Page:Terræ-filius- or, the Secret History of the University of Oxford.djvu/96

From Wikisource
Jump to navigation Jump to search
This page has been validated.
60
No XI.
Terræ-Filius.

derogation of the church, or the univerſity, or in vindication of the proteſtant ſucceſſion, or the biſhop of Bangor, hither the delinquent is ſummon'd to anſwer for his offence, and receive condign puniſhment; as Mr. Maurice, fellow of Jeſus college, lately did. In ſhort, all matters of importance are cognizable before this tribunal; I will inſtance only one, but that very remarkable.

A day or two before the late Queen died, a letter was brought to the poſt-office at Oxford, with theſe words upon the outſide of it; We hear the Queen is dead, which, being ſuſpected to contain ſomething equally miſchievous within, was ſtopt, and carried to the vice-ch—ll—r, who immediately ſummon'd his brethren to meet him at Golgotha about a matter of the utmoſt conſequence: when they were aſſembled together, be produced the letter before them; and having open'd it, read the contents of it with an audible voice; which were as follow:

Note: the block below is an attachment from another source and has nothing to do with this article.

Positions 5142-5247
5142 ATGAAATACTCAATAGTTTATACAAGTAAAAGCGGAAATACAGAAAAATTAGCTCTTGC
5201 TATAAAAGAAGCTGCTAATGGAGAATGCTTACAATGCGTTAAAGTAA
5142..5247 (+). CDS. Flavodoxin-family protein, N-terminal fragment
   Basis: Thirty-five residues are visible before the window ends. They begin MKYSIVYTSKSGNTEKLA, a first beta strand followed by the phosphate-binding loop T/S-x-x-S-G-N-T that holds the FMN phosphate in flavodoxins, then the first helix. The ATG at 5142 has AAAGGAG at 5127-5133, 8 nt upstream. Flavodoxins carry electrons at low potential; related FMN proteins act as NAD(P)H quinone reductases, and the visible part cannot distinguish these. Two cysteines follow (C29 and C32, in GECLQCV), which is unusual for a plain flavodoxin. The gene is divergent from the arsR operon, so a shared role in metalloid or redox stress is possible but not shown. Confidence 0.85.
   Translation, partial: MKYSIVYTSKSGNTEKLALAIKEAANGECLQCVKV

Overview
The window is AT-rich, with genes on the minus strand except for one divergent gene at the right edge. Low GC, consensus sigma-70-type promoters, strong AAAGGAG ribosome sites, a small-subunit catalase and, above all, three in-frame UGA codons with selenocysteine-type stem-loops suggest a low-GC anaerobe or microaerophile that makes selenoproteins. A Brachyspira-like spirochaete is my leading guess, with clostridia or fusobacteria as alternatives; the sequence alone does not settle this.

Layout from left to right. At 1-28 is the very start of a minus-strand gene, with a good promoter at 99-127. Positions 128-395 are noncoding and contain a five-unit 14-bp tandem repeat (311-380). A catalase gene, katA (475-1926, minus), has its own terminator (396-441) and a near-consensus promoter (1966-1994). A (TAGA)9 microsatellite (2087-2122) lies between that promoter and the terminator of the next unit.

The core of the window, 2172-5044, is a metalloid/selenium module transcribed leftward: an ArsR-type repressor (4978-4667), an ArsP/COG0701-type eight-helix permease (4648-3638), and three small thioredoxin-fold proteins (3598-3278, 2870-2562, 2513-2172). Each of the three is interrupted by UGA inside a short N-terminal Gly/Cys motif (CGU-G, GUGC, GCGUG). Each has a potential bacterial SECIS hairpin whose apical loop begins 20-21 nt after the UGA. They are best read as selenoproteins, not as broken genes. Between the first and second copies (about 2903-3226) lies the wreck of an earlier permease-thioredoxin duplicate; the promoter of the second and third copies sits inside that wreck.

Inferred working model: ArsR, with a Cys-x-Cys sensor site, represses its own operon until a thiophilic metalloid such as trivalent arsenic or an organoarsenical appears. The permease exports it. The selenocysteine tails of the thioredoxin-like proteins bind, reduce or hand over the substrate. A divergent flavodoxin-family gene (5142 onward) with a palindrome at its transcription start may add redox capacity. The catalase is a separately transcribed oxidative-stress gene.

St. J—n's College, July 30. 1714.

Honoured Mother,

I Receaved the Cheſhear cheaſe you ſent ma buy Roben Joulthead, our waggonor, and itt is a vary gud one, and I thanck you for itt, mother, with all my hart and ſoale, and I pomis to be a gud boy, and mind my Boock, as yow dezired ma. I am a fiſing lad, mother, and have gott prefarment in college allready; for owr fextoun beeing gonn intoo Heryfoordſhear to ſee his frends, he has left mee his depoty, which is a vary good pleace. I have nothing to complayne off, onely that John Fulkes the tailor ſcores me upp a penney ſtrong a mooſt every day; but I'le